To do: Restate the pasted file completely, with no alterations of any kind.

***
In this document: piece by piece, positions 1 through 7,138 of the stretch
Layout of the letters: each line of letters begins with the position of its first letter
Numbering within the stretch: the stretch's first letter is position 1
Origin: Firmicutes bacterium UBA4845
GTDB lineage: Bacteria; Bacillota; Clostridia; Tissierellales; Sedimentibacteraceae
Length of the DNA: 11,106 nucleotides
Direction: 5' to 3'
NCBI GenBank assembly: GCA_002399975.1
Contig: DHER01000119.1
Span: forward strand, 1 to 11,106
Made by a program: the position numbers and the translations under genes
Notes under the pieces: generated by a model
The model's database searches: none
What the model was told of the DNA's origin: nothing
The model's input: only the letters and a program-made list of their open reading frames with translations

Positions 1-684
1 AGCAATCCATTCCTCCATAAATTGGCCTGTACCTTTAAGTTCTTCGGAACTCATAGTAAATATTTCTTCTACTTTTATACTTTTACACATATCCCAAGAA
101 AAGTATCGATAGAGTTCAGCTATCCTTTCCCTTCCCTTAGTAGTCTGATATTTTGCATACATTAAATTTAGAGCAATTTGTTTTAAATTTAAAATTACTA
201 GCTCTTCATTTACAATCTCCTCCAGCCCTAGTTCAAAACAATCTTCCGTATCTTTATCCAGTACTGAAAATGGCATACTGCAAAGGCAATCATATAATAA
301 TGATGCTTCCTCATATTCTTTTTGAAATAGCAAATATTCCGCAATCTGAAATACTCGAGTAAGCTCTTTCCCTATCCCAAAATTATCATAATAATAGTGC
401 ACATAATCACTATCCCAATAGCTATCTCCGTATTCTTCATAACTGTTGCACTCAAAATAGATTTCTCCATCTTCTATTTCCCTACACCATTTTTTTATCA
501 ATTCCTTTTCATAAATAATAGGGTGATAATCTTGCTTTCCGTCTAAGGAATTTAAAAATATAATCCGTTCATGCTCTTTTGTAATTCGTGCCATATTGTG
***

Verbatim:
In this document: piece by piece, positions 1 through 7,138 of the stretch
Layout of the letters: each line of letters begins with the position of its first letter
Numbering within the stretch: the stretch's first letter is position 1
Origin: Firmicutes bacterium UBA4845
GTDB lineage: Bacteria; Bacillota; Clostridia; Tissierellales; Sedimentibacteraceae
Length of the DNA: 11,106 nucleotides
Direction: 5' to 3'
NCBI GenBank assembly: GCA_002399975.1
Contig: DHER01000119.1
Span: forward strand, 1 to 11,106
Made by a program: the position numbers and the translations under genes
Notes under the pieces: generated by a model
The model's database searches: none
What the model was told of the DNA's origin: nothing
The model's input: only the letters and a program-made list of their open reading frames with translations

Positions 1-684
1 AGCAATCCATTCCTCCATAAATTGGCCTGTACCTTTAAGTTCTTCGGAACTCATAGTAAATATTTCTTCTACTTTTATACTTTTACACATATCCCAAGAA
101 AAGTATCGATAGAGTTCAGCTATCCTTTCCCTTCCCTTAGTAGTCTGATATTTTGCATACATTAAATTTAGAGCAATTTGTTTTAAATTTAAAATTACTA
201 GCTCTTCATTTACAATCTCCTCCAGCCCTAGTTCAAAACAATCTTCCGTATCTTTATCCAGTACTGAAAATGGCATACTGCAAAGGCAATCATATAATAA
301 TGATGCTTCCTCATATTCTTTTTGAAATAGCAAATATTCCGCAATCTGAAATACTCGAGTAAGCTCTTTCCCTATCCCAAAATTATCATAATAATAGTGC
401 ACATAATCACTATCCCAATAGCTATCTCCGTATTCTTCATAACTGTTGCACTCAAAATAGATTTCTCCATCTTCTATTTCCCTACACCATTTTTTTATCA
501 ATTCCTTTTCATAAATAATAGGGTGATAATCTTGCTTTCCGTCTAAGGAATTTAAAAATATAATCCGTTCATGCTCTTTTGTAATTCGTGCCATATTGTG